Worse, Jesus lost him to murder, a terrifying reminder that God’s beloved are not immune to violent, senseless deaths.
Maybe Jesus ‘own end feels closer, and his own vocation seems more ominous.
In other words, he has many reasons to feel heartbroken.
In verse 31 Jesus says: “Let’s go off by ourselves to a quiet place and rest awhile,” as the crowds cluster around them at the edge of the Sea of Galilee.
“Come away with me,” is how another translation puts it, and I hear both tenderness and longing in those words.
Jesus wants to provide a time of rest and recuperation for his friends.
But he’s weary, himself; the hunger he articulates is his own.
One of the lessons I have learned over the years from studying scripture is to never ignore what might be considered a “throwaway” passage.
In other words, pay attention to the seemingly insignificant stuff, because it rarely is insignificant.
For example, in Luke 5:16 we read, “But Jesus often withdrew to lonely places and prayed.”
Or, Mark 11:12: “The next day as they were leaving Bethany, Jesus was hungry.”
Or, Matthew 8:24: “Jesus was sleeping.”
Or, Mark 7:24: “He didn’t want anyone to know which house he was staying in.”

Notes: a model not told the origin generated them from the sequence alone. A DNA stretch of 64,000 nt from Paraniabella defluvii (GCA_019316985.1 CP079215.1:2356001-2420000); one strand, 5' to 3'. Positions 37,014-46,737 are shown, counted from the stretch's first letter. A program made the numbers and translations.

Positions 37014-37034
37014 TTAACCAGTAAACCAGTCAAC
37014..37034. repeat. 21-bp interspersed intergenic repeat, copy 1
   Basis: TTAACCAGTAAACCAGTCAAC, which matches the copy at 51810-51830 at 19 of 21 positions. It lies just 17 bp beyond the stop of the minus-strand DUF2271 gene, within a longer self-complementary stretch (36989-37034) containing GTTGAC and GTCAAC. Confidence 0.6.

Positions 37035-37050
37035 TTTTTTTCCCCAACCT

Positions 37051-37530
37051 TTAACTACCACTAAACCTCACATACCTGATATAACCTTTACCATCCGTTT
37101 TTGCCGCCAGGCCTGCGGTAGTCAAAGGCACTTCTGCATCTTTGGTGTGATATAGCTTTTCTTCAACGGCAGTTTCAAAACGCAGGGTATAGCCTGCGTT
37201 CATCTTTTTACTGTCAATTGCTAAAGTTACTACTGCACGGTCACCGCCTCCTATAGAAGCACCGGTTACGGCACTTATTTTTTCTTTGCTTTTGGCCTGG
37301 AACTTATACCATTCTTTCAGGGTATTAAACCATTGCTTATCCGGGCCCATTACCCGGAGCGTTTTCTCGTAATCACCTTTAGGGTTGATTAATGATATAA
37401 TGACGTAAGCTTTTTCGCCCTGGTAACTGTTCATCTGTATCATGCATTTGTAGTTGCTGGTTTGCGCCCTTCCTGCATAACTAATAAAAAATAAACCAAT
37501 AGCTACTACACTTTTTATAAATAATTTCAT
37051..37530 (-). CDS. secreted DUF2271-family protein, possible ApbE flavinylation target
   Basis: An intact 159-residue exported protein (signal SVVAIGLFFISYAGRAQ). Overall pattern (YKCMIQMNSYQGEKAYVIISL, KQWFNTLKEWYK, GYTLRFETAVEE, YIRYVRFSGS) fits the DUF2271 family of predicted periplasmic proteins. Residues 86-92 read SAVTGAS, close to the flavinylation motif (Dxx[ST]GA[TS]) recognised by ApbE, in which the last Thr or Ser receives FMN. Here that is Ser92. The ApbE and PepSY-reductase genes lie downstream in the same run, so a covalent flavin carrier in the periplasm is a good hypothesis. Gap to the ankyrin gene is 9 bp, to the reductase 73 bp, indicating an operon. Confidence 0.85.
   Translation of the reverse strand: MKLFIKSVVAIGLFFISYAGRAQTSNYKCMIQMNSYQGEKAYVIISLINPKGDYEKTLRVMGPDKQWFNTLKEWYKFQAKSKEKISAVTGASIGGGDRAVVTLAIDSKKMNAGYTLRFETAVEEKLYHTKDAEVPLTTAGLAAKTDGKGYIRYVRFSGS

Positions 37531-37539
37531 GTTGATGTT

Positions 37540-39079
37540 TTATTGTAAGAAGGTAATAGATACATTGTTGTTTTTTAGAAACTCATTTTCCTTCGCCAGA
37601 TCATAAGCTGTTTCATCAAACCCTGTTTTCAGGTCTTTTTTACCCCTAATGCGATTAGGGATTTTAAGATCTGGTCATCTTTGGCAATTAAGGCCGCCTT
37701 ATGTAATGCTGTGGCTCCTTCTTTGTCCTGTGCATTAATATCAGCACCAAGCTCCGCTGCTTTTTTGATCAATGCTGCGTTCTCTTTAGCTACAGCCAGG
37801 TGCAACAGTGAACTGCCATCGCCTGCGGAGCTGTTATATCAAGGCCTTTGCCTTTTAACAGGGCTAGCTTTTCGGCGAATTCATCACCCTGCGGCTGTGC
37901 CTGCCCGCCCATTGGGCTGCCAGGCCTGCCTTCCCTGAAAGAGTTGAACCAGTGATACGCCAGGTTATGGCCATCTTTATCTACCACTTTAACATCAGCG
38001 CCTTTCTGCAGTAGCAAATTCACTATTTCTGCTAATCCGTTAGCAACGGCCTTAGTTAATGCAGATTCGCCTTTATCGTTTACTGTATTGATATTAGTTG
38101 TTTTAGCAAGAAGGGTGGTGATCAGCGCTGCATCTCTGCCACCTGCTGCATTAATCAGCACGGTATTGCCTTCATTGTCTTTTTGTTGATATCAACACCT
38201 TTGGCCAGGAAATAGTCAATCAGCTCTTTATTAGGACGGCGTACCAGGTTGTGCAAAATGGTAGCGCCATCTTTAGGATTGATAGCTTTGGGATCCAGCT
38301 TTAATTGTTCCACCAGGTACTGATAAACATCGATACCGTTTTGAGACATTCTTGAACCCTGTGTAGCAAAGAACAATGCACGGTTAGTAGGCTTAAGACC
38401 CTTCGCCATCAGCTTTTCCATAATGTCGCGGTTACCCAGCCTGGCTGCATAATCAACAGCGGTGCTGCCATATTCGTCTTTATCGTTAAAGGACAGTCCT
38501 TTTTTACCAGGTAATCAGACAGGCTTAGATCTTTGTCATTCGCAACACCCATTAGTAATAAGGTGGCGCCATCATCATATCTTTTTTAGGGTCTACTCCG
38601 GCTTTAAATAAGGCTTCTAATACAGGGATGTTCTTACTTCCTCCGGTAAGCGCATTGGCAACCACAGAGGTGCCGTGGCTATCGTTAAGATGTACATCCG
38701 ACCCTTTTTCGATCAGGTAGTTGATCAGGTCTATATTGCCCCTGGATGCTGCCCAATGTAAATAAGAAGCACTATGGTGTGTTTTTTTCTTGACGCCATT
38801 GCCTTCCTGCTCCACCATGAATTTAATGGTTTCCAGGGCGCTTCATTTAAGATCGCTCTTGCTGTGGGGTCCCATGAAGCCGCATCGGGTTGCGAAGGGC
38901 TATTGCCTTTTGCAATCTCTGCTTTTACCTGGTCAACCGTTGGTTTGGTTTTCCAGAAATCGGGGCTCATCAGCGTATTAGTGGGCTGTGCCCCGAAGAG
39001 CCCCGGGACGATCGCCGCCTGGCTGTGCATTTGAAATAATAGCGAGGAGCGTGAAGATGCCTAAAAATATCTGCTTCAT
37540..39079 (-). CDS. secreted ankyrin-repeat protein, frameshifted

The point being, in these “minor” verse, we gain an essential glimpse into Jesus human life.
His need to withdraw, his desire for solitary prayer, his physical hunger, his sleepiness, his inclination to hide.
These glimpses take nothing away from Jesus’ divinity; they enhance it, making it richer and all the more mysterious.
As I read these lines they remind me that the doctrine of the Incarnation is truly Christianity’s best gift to the world.
God—the God of the whole universe—hungers, sleeps, eats, rests, withdraws, and grieves.
In all of these mundane but crucial ways, our God is like us.
Our God rests.
Hopefully this does not come as a surprise.
Hopefully it is seen as a recurring theme, beginning in Genesis when we are told that God rested on the seventh day and called the Sabbath holy.
But let’s be honest—this seems to have little effect on our 21st century lives.
We struggle to honor this gift, we are consumed with the notion that every hour of every day is measured in profits gained and advantages lost.
As I alluded to earlier, rest never comes naturally.
Even when I attempt to rest, initially I am still active
It’s not that I don’t like resting, once I get around to it, I thoroughly enjoy it, but remembering and honoring that invitation and gift to rest can be a challenge.
And some days I even foolishly resist it.
To remember that God rested, that Jesus rested, is to be both startled and humbled.
How dare I claim not to need a break when Christ himself took one?
The Sabbath is the only thing in the creation story that God called holy.
We would all do well to pay attention.